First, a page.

Born in Bern in 1944, Balthasar Burkhard was an internationally-renowned Swiss photographer. During his apprenticeship, he studied photography with Kurt Blum, acclaimed for his reportages for the illustrated press as well as for his experimental artistic works. In 1965, Burkhard opened his own studio and worked closely with the curator Harald Szeemann as a documentary photographer for the Kunsthalle in Bern. He portrayed numerous artists and developed a taste for contemporary art. He received international attention in 1969 with the exhibition of large-format photographs on canvas that he produced with the artist Markus Raetz. He moved to the USA and was appointed visiting lecturer of photography at the University of Illinois in Chicago from 1976 to 1978. 

He returned to Switzerland in 1982 and continued to collaborate with other artists and exhibit his work widely. He moved to France for a few years and taught at the Fine Arts School in Nimes from 1990 to 1992. In 1995, Burkhard returned to Switzerland, travelling only to realise his ambitious projects. He died in Bern in 2010. Between 2017 and 2018, he had a major retrospective touring the Museum Folkwang in Essen, the Fotostiftung Schweiz and the Fotomuseum in Winterthur, and the Museo d’arte della Svizzera italiana in Lugano.

About the artworks

Balthasar Burkhard worked exclusively in large-format black and white photographic series. His favourite and recurrent themes were the human figure and the nude, represented in distinct series of body parts, as well as animals, flowers, landscapes and cityscapes. In his photographs, he used great depth of field, providing a uniform focus throughout the image and thus revealing every single detail and bringing the entire content of the image to the surface. This gives an impression of density and acute presence that adds to the printed canvases’ effect of monumentality. He was always involved in the manual production of his large prints, monitoring the process at every stage to ensure that his intentions were accomplished. As a result, the subject is of less significance than the actual image he creates from it. Burkhard photographed only things that moved him, with a precise idea in mind and the desire to represent them beforehand.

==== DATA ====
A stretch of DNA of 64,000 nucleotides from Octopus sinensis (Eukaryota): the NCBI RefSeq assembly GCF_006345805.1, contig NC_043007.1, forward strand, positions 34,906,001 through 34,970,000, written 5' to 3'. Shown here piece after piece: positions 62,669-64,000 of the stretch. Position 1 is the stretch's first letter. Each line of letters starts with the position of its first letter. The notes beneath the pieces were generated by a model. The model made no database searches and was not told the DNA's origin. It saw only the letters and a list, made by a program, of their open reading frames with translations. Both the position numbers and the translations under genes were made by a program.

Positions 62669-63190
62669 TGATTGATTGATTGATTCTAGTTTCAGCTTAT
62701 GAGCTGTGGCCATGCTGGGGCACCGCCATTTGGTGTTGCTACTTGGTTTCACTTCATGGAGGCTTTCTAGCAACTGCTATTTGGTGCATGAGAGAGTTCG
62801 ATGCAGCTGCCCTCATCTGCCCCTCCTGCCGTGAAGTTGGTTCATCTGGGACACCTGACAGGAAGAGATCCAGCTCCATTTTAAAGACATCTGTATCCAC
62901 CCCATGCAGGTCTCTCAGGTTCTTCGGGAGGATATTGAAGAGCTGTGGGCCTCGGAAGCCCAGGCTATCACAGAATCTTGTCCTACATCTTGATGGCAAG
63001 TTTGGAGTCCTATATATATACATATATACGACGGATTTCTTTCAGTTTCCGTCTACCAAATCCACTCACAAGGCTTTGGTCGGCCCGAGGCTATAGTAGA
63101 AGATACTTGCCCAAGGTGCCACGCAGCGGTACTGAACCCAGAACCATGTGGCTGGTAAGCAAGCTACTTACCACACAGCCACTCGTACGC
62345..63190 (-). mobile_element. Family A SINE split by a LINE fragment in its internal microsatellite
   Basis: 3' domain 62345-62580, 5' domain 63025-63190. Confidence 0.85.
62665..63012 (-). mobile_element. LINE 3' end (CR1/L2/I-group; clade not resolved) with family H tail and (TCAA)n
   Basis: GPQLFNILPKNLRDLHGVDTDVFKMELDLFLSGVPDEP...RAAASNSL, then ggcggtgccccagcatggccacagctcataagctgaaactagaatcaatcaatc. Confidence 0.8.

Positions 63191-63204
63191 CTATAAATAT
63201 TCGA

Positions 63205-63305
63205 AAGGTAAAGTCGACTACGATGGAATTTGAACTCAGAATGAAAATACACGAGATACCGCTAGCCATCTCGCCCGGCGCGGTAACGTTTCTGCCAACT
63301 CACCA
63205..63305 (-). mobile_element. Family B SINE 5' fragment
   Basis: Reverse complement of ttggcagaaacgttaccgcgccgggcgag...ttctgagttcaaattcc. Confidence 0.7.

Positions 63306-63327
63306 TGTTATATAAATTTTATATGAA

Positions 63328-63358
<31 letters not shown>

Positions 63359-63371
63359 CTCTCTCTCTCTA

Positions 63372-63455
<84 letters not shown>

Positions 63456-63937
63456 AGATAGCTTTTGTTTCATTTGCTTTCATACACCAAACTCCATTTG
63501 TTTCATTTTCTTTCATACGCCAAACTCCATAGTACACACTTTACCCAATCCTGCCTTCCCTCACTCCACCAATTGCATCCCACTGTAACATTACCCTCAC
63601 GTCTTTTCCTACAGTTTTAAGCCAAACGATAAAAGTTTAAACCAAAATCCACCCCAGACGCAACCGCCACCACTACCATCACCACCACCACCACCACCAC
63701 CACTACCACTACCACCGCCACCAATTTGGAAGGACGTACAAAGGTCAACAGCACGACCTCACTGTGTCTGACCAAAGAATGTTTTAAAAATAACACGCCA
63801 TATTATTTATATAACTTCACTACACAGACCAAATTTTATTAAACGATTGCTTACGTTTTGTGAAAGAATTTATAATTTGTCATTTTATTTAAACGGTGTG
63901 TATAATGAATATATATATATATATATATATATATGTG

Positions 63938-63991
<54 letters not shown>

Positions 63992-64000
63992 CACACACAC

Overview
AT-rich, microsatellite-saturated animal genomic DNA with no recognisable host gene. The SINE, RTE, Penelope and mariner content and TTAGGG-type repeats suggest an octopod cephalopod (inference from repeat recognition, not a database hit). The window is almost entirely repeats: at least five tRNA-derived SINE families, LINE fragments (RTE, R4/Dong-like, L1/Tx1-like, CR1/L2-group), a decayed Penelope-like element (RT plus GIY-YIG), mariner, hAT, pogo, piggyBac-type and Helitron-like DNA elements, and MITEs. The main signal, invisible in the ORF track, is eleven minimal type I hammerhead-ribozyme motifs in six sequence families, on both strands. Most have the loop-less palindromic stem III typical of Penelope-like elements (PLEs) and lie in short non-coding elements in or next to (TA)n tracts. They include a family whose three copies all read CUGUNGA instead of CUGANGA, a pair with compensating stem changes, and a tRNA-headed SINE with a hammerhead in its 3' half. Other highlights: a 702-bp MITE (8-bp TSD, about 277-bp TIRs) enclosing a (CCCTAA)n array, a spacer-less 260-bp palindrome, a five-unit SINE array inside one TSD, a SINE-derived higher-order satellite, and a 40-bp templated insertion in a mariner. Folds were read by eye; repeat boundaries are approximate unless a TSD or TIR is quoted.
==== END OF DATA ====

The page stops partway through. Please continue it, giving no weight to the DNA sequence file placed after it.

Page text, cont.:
In the early 1980s, he combined monochromatic colour plates to his black and white photographs, accentuating the grain of the images and the abstract qualities of their subjects. In 1984 and 1987, he travelled to Japan where he was inspired by the aesthetics there and the writings of Tanizaki on the importance of shadows. He brought back extraordinary images of geishas, temples and gardens. In the 1990s, his work focused on a series of animals depicted like statues in profile, immobile in front of a large tarpaulin. Perhaps the images produced during the last decade of his life were the most spectacular, but they, too, were born of exactly the same meticulous craftsmanship and straightforwardness. He turned his camera to the vastness of cities such as Mexico, the nightscapes of Chicago, the desert of Namibia, the cloud formations over Rio de Janeiro and the high mountain range of the Eastern Alps. It was only shortly before his death that Burkhard surprised his audience with a final series of smaller-format colour rotogravures of bright flowers set against a deep black background that were reminiscent of vanitas still-life paintings.

The artworks

Collection of contemporary art